The macro section of this report focuses on energy, interest rates, and currency comparisons, and takes up extra length in this report due to the complexity of current macro conditions.
Then, there is a significant bitcoin and crypto update. Lastly, the stock section of this report highlights a number of companies and industries that still have favorable growth prospects for 2022 and 2023 at a time when analysts are rather bearish on growth expectations for the broad S&P 500.
This continues to be a time with significant macroeconomic uncertainty, with energy shortages, central bank tightening, yield curve control, and other issues.
This section walks through updates on some of the major items impacting markets.
WTI crude continues to trade at rather high prices, and has experienced extra volatility due to the war and sanctions.
Russia has demanded that “unfriendly” countries, now including many European countries due to sanctions, begin paying for gas in rubles by opening a Russian bank account and doing a euro/ruble conversion. This has caused some recent market turbulence and confusion. Contracts are difficult to renegotiate in a short period of time.
Energy rationing is on the table in some European markets because if supply contracts break down, Europe has no immediate ability to replace all Russian natural gas with LNG. Such a transition will take a lot of time and expense. But also, Russia has no immediate ability to sell all of its gas elsewhere, either, and so it would lose that revenue. Therefore, ongoing Russia/Europe relations around gas deliveries remain tense.
Meanwhile, the Russian ruble has recovered all of its losses vs the US dollar that it encountered since the day of its invasion of Ukraine. However, the ruble began slipping in the weeks prior to the invasion, and it hasn’t yet fully recovered to that level, but it’s close:
Although the US-dollar denominated ADRs and ETFs are not trading, ruble-denominated Russian stocks are trading again. Some like Lukoil have partially bounced back well considering the circumstances, while others that were more directly impacted by sanctions like Sberbank remain in a collapsed (but potentially bottoming) state.
If I were a domestic Russian investor, I’d be buying Russian stocks with a careful amount of capital (along with gold and bitcoin, and foreign assets where possible), but of course foreign investors have political and ethical realities to be aware of regarding any Russian assets now, so that market is not really investable for most people.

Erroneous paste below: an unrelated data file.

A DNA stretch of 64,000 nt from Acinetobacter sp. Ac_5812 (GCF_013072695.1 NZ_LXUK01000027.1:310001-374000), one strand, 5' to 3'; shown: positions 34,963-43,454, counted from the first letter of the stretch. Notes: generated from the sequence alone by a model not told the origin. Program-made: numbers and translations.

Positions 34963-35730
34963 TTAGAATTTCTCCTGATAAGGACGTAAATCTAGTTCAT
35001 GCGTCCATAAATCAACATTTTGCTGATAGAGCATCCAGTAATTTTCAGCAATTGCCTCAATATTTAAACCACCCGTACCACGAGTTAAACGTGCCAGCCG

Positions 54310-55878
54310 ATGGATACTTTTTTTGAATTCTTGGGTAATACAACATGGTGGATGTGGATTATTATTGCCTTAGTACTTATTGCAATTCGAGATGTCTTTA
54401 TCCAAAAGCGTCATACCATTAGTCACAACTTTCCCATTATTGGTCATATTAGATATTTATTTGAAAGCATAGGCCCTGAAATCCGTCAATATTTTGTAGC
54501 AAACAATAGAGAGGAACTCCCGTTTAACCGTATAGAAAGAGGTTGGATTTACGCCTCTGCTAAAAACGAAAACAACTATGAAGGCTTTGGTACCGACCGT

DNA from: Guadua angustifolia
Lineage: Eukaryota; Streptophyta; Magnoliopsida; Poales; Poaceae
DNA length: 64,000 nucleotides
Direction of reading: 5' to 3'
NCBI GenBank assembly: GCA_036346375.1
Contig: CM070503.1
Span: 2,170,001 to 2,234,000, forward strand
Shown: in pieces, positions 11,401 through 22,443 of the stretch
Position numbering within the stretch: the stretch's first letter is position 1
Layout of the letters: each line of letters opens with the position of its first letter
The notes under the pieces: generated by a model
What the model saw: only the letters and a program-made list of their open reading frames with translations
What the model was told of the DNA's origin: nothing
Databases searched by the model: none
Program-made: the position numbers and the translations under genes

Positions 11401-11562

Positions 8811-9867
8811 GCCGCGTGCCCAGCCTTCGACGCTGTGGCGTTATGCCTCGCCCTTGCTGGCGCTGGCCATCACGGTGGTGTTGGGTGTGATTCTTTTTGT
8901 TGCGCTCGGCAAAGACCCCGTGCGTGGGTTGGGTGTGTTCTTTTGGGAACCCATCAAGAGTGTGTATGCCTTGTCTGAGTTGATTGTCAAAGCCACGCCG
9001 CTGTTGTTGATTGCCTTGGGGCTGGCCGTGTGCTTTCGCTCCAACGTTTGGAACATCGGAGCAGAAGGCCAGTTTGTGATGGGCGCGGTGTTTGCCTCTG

The war continues to rage on, with increasing civilian deaths in Ukraine. There have been reports of progress on ceasefire talks but nothing concrete yet, and there does not seem to be enough pressure to make Putin pull back, even though the speed of the war is clearly going much more slowly than he anticipated. Latin American countries, African countries, and most Asian countries have avoided sanctioning Russia because they rely on Russia’s commodities.
As a financial analyst, I’m mostly focusing on the numbers/finances/commodity situation in my professional work, even though the overall humanitarian story is the bigger picture. There are plenty of journalists covering details around the full situation, including several specific atrocities that are happening in Ukraine. A lot of people in Ukraine and Russia are suffering from these decisions.
In recent days, President Biden directed the US Strategic Petroleum Reserve to begin releasing 1 million barrels of oil per day for the next six months, totaling around 180 million barrels in total drawdowns by the end.
The pro argument for this action is that it is a counter-cyclical release into a high energy price environment, which can lower prices and help the most vulnerable people afford necessary energy, during a war that is reducing energy availability. The con argument is that this is a political decision in the months leading to the mid-term elections, and that this situation doesn’t represent an actual energy crisis in the US to use this strategic reserve for (unlike Europe, which has an actual energy crisis).
President Trump drew down the Strategic Petroleum Reserves despite being a low energy price environment, which President Biden continued. The proposed sharp drawdown under President Biden in red, if completed to the full amount proposed, would consequently bring it to the lowest level since the mid 1980s.